|A flier with a lot of Chinese text on it. Click image to view large version.|
It's a "gospel presentation", and I actually find it very disturbing because it presents the exact same "gospel" that I learned in American evangelical churches. About how we sin, and so God sent Jesus to die for us, so we need to pray this prayer and accept him as Lord of our life. And I'll translate the last bit for y'all:
Dear Lord Jesus,Yeah.
I thank you for being crucified for my sins. I repent of my sin (acknowledge sin and ask God to forgive). I now ask you to come into my heart and be my savior and lord of my life, and lead my steps for the rest of my life. In Jesus' name, amen.
You guys. The sinner's prayer is a very Protestant thing, a very American-evangelical thing. Here's what wikipedia says:
The Sinner's Prayer, as popularly known today, has roots in Protestant Christianity. Some affirm that it evolved, in some form or another, during the early days of the Protestant Reformation, as a reaction against the Roman Catholic dogma of justification by means of meritorious works and sacraments. Others believe it originated as late as the eighteenth century revival movement. However, Paul Harrison Chitwood, in his doctoral dissertation on the history of the Sinner's Prayer, provides strong evidence that the Sinner's Prayer originated in the early twentieth century.So it probably was first written in Europe or the US within the past 300 years, then made popular by Billy Graham. It is NOT essential to the core of what Christianity is- though yes, it is essential to the core of American evangelical Christianity. (The sinner's prayer appears nowhere in the bible- though Romans 10:9 is used to lend support to the idea that such a thing as a sinner's prayer might exist.) I'm very much not okay with how the exact words of this magical Western Protestant prayer ended up in my mailbox in freakin' simplified Chinese characters.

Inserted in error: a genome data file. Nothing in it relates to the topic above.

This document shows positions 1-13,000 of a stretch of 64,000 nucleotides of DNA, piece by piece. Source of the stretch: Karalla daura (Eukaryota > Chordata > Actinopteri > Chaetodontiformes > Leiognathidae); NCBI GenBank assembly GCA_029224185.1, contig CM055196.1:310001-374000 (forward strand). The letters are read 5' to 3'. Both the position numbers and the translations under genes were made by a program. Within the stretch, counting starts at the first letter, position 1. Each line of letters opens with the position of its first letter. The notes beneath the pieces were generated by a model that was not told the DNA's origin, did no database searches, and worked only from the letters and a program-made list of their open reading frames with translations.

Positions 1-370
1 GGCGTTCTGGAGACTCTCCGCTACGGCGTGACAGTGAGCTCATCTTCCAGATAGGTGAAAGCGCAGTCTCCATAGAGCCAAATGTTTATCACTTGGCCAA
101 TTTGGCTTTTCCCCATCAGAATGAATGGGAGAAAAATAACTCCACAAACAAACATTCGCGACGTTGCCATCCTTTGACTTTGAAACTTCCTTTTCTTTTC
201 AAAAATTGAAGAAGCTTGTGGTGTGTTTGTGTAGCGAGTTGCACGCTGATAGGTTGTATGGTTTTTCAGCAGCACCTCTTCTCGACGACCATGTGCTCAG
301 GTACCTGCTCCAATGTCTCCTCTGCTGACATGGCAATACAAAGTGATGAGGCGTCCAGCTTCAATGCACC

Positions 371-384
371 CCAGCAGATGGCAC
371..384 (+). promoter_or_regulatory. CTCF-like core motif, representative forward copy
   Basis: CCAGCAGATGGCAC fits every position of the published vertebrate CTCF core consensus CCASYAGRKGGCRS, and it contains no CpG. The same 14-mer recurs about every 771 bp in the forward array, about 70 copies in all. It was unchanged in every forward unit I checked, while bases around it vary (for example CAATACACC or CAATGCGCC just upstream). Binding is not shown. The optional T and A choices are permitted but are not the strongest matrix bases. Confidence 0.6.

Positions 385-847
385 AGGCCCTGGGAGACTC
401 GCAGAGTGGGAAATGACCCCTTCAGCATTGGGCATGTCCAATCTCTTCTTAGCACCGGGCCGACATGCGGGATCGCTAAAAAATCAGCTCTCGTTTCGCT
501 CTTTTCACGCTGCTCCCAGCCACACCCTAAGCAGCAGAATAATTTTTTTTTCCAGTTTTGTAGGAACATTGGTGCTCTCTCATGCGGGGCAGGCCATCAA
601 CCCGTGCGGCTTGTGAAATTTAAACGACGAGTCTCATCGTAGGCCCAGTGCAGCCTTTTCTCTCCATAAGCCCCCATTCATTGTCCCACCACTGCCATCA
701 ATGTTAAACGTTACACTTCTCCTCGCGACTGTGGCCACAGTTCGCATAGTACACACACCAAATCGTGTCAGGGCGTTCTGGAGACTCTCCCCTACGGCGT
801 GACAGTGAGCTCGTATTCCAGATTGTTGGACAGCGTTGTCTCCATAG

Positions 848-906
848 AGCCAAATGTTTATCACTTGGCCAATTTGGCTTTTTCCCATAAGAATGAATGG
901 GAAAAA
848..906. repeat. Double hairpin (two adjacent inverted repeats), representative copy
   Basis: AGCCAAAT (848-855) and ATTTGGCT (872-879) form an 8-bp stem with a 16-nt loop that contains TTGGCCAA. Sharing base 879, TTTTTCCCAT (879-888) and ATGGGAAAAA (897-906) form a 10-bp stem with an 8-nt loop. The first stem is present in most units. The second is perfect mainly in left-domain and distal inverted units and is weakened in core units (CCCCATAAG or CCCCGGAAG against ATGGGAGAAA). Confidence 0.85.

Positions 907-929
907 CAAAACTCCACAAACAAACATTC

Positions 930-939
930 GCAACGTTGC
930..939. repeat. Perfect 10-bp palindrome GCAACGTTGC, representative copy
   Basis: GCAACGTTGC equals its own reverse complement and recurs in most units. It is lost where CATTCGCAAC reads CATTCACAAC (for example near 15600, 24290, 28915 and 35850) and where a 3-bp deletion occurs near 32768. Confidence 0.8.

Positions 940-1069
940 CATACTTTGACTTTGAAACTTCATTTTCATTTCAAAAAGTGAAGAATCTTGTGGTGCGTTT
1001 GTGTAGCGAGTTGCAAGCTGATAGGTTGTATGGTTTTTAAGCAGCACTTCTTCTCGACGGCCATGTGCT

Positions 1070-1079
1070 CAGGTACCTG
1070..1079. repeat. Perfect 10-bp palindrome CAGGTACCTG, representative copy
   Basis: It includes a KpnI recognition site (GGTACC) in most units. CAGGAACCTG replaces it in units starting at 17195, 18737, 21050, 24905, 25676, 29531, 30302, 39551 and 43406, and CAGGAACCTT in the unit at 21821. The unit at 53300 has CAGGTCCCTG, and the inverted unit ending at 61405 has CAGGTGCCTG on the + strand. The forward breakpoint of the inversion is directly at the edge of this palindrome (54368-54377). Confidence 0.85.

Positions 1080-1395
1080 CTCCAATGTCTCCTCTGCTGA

Evangelists such as Billy Graham and evangelistic organizations such as Campus Crusade for Christ brought the concept to prominence in the 20th century.
This isn't Chinese. Chinese Christianity should be Chinese. It shouldn't be a translation of what Western evangelicals think Christianity is.
Though actually, the beginning of this flier talks about, "We are in a new year now, 2016. Do you know why we count years from 'the common year' [year 1 or year 0 I guess, not sure how to translate this]?" And then about how that's when Jesus was born, so that's what we base our calendar on, and how back in the day, the years were based on Chinese emperors, and their era ended when they died, but Jesus' era seems to be going on forever- do you wonder why that is? [insert gospel presentation] That part is VERY Chinese. You're not going to see any evangelistic material in the US that starts by teaching its audience what "AD" means. Hendrix says maybe the average Chinese person doesn't know that our calendar system counts years based on when Jesus was supposedly born.
So it's not like the entire thing is just western Christian material translated into Chinese. But the actual "gospel" part is- it even has the phrase "Jesus' blood covers our sin" which is NOWHERE in the bible but is a very normal thing for American Christians to say. And "if you prayed this prayer, you are now part of God's family." Yeah.
So yeah. This is a thing that exists in China. All you US evangelicals can calm down, "the gospel" isn't being "watered down" or whatever.
I'm sure there must be other varieties of Chinese Christianity which are more Chinese and less "here is a translation of something Billy Graham said." My experience with Chinese churches and Christian groups is very limited, but I'm sure there must be a lot of diversity.
But seeing the sinner's prayer written in Chinese? A little creepy.